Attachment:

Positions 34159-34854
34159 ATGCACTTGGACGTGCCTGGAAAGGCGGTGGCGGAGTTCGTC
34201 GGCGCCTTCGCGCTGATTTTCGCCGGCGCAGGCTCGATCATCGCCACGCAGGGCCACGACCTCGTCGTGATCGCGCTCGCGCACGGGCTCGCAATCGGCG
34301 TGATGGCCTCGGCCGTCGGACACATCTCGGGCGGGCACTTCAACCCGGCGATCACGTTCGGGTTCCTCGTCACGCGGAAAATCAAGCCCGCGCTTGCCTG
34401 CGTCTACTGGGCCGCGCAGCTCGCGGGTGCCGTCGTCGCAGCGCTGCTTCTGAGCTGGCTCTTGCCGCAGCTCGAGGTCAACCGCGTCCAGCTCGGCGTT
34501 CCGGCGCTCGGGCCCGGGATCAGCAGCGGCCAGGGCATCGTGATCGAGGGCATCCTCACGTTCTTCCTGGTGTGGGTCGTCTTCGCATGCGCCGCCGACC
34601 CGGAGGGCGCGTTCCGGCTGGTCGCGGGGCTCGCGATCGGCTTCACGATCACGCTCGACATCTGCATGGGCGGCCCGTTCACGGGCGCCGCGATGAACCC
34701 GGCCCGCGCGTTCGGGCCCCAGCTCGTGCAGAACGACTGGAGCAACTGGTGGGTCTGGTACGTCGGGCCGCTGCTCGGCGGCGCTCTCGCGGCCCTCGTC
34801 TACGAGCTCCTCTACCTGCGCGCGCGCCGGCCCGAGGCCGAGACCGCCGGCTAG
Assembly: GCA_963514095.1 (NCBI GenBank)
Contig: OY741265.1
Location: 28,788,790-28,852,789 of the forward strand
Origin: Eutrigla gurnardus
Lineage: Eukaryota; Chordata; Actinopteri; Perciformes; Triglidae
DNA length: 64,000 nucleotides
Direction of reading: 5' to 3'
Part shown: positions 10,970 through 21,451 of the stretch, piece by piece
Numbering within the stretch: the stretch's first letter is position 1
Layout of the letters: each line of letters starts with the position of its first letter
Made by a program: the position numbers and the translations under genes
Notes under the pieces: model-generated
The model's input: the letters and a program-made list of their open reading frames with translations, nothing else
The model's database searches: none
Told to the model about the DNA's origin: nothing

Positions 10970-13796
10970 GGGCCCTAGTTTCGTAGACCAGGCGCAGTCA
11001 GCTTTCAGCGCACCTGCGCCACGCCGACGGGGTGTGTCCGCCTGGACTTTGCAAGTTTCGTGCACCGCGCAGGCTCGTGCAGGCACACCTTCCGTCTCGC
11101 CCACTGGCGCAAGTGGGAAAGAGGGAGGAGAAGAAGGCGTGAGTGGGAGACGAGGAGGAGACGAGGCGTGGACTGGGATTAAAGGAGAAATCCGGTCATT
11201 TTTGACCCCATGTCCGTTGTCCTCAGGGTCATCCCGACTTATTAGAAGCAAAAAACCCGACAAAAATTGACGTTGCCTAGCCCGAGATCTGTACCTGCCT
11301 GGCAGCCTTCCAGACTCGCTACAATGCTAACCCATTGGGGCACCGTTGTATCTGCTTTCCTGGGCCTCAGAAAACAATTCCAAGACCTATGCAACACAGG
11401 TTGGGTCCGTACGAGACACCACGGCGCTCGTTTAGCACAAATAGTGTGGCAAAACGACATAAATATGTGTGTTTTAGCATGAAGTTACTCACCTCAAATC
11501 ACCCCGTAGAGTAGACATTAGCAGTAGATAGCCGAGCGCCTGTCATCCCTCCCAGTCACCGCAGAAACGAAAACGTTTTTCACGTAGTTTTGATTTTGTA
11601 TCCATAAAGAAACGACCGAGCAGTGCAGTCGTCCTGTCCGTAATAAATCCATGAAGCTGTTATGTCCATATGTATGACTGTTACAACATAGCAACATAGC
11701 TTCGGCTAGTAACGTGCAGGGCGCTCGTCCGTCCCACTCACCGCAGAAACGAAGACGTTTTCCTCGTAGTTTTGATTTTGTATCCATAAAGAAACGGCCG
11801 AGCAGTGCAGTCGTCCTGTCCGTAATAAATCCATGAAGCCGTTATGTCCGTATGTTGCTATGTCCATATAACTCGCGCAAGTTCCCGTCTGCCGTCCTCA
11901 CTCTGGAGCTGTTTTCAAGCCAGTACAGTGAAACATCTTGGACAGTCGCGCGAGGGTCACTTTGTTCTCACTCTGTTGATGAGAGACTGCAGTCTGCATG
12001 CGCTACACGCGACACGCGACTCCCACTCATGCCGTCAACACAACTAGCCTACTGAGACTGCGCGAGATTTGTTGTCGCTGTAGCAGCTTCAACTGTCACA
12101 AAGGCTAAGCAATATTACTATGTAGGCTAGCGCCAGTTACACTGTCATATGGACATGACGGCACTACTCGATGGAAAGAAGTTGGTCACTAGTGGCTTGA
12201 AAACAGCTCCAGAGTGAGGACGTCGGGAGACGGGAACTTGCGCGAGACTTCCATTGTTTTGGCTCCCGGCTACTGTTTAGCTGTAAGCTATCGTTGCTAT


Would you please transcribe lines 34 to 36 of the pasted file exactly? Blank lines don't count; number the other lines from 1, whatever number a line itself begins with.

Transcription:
11701 TTCGGCTAGTAACGTGCAGGGCGCTCGTCCGTCCCACTCACCGCAGAAACGAAGACGTTTTCCTCGTAGTTTTGATTTTGTATCCATAAAGAAACGGCCG
11801 AGCAGTGCAGTCGTCCTGTCCGTAATAAATCCATGAAGCCGTTATGTCCGTATGTTGCTATGTCCATATAACTCGCGCAAGTTCCCGTCTGCCGTCCTCA
11901 CTCTGGAGCTGTTTTCAAGCCAGTACAGTGAAACATCTTGGACAGTCGCGCGAGGGTCACTTTGTTCTCACTCTGTTGATGAGAGACTGCAGTCTGCATG